A Real Estate Investment Trust (REIT) is a company structured to own or finance real estate projects that seek to generate income. Due to many being available on traditional stock exchanges, REITs are an investment vehicle attainable for the average investor.
REITs allow investment in portfolios of real estate assets. The investors receive a share of any income generated without getting personally involved in buying, selling, or managing the properties.
What Is a REIT?
REITs generally operate in two ways. One method is buying a property that they lease out to tenants. Alternatively, a mortgage REIT does not buy property but helps provide the financing for someone else to purchase real estate.
To qualify as a REIT, a company must comply with the relevant Internal Revenue Code. They must primarily be in the business of owning income-generating real estate on a long-term basis and distribute income to their shareholders.
Other requirements include:
- Earning a minimum of 75% of its gross income from rents, interest on mortgages, or property sales
- Investing a minimum of 75% of its total assets in cash, US Treasuries, or real estate
- Payout of at least 90% of its taxable income as shareholder dividends
- Having a minimum of 100 shareholders after its first year
- Having a managing board of trustees and directors
- Five or fewer individuals may not hold more than 50% of the shares
- It must be taxable as a corporation
Since REITs pay nearly all their income to the shareholders, REITs don’t pay taxes, but the investors pay taxes on any REIT dividends they receive. It is estimated that REIT’s own around $3 trillion in assets.
Types of REITs
There are three types of REITs:
- Equity REITs: Own and manage properties for profit
- Mortgage REITs: Finance other people's purchase of property through mortgages or through acquiring mortgage-backed securities
- Hybrid REITs: Use both investment strategies
How Does it Create Earnings for Investors?
Each type of REIT has its own method of generating income:
- The Equity REIT buys or leases property. It then leases the property or space in the building to various tenants. It collects rent from the tenants. Part of that income is paid to the shareholders as dividends.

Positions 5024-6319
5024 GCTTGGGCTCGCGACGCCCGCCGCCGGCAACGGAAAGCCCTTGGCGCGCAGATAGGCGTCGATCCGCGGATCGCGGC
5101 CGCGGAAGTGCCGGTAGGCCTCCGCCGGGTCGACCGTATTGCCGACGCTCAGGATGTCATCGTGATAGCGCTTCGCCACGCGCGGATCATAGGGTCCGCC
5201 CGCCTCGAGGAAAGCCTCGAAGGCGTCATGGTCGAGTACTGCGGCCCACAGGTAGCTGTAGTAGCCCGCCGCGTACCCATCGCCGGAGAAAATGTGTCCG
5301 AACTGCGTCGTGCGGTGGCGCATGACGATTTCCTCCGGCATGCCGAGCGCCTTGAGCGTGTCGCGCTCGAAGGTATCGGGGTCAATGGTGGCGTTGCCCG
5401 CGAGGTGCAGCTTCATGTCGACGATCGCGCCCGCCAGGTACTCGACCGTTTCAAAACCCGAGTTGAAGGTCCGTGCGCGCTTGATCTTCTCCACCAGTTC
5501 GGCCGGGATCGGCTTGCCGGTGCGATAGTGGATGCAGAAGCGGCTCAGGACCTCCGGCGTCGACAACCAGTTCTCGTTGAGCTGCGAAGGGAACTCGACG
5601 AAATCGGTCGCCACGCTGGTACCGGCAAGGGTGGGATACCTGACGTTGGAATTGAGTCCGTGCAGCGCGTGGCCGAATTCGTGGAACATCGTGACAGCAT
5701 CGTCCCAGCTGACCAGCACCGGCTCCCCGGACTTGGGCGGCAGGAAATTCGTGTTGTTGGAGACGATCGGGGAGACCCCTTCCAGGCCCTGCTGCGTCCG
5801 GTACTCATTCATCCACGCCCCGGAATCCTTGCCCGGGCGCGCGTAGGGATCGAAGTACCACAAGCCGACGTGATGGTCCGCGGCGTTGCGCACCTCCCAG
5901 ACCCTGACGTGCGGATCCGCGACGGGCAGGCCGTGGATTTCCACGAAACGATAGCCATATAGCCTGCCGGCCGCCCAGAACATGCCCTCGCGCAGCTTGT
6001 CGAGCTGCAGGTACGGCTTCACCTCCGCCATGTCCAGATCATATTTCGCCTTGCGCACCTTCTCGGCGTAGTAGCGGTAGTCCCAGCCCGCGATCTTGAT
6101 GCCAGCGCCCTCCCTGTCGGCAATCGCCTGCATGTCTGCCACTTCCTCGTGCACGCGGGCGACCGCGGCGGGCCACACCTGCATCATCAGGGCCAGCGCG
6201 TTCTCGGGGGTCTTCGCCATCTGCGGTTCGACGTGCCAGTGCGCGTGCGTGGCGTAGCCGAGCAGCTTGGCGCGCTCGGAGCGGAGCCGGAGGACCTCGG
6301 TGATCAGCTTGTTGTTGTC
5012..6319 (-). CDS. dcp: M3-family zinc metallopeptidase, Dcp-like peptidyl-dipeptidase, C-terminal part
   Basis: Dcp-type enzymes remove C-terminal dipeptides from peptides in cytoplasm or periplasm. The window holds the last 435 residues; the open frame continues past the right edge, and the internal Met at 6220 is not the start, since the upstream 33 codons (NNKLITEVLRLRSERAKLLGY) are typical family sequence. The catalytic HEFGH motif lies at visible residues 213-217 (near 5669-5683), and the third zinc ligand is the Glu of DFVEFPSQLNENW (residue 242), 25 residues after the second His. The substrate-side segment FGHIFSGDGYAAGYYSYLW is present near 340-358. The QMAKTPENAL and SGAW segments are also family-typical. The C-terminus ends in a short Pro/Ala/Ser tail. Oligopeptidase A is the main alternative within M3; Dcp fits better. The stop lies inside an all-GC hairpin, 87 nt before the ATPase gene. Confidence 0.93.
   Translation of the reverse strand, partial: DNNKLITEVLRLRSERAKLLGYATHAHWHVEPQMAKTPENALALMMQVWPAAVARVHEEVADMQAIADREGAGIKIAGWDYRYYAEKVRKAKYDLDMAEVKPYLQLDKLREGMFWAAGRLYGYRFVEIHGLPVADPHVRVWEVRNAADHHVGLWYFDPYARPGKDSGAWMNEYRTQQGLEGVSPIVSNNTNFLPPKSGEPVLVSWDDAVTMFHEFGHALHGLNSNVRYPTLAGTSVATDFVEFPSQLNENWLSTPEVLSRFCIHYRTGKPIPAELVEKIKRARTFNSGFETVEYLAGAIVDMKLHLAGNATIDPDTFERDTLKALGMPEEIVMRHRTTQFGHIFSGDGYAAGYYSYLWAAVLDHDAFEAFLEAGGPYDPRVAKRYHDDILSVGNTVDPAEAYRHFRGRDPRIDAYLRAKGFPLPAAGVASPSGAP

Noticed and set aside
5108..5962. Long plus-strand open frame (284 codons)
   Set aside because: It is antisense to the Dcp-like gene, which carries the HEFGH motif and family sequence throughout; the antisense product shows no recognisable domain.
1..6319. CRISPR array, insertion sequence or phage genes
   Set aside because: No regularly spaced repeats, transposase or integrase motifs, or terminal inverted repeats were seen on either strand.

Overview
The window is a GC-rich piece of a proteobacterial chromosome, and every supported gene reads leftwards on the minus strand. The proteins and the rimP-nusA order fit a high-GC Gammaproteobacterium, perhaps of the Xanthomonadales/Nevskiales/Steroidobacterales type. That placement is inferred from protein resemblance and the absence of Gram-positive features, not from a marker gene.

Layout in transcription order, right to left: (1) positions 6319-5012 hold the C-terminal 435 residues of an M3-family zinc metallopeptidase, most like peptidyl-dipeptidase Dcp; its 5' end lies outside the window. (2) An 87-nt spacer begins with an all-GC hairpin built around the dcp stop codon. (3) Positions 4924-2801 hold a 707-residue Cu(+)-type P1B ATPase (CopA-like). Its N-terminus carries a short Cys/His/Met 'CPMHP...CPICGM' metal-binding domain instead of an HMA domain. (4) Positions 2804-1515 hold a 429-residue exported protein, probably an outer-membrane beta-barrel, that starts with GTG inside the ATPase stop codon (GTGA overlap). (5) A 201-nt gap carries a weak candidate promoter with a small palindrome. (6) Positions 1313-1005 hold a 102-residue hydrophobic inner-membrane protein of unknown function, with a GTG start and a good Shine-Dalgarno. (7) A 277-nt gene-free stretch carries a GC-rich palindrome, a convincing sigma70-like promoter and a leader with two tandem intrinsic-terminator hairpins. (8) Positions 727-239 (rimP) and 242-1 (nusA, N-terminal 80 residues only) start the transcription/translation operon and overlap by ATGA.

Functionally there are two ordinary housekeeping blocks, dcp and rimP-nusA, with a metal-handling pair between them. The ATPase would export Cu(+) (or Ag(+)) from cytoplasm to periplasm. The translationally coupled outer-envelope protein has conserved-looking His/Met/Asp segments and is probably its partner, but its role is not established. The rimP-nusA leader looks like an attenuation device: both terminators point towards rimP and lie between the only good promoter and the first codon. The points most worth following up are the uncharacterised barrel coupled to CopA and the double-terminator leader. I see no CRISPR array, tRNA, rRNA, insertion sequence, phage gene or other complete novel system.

- Mortgage REITs don’t buy the property themselves. They lend money to buyers or real estate managers through mortgages and loans. They can also invest in mortgage-backed securities. Their income is derived from the difference between the interest they receive on their loans and the cost of funding the loan. While this is a good business model, it does make this kind of REIT vulnerable to interest rate fluctuations.
- Hybrid REITs use both types of investment strategies to generate income.
How are Dividends Paid/Distributed?
To distribute the dividends, the costs of running the REIT, such as interest payments on funds borrowed, management fees, and taxes, are subtracted from the total income of the REIT. At least 90% of the remainder is then paid out as dividends to the shareholders.
Dividends are typically paid out quarterly, but some REITs payout monthly. REIT dividends are taxed as regular income.
This material is for general information and educational purposes only. Information is based on data gathered from what we believe are reliable sources. It is not guaranteed as to accuracy, does not purport to be complete and is not intended to be used as a primary basis for investment decisions. It should also not be construed as advice meeting the particular investment needs of any investor. There is no guarantee that companies that can issue dividends will declare, continue to pay, or increase dividends. A REIT is a security that sells like a stock on the major exchanges and invests in real estate directly, either through properties or mortgages. REITs receive special tax considerations and typically offer investors high yields, as well as a highly liquid method of investing in real estate. There are risks associated with these types of investments and include but are not limited to the following: Typically no secondary market exists for the security listed above. Potential difficulty discerning between routine interest payments and principal repayment. Redemption price of a REIT may be worth more or less than the original price paid. Value of the shares in the trust will fluctuate with the portfolio of underlying real estate. Involves risks such as refinancing in the real estate industry, interest rates, availability of mortgage funds, operating expenses, cost of insurance, lease terminations, potential economic and regulatory changes. This is neither an offer to sell nor a solicitation or an offer to buy the securities described herein. The offering is made only by the Prospectus.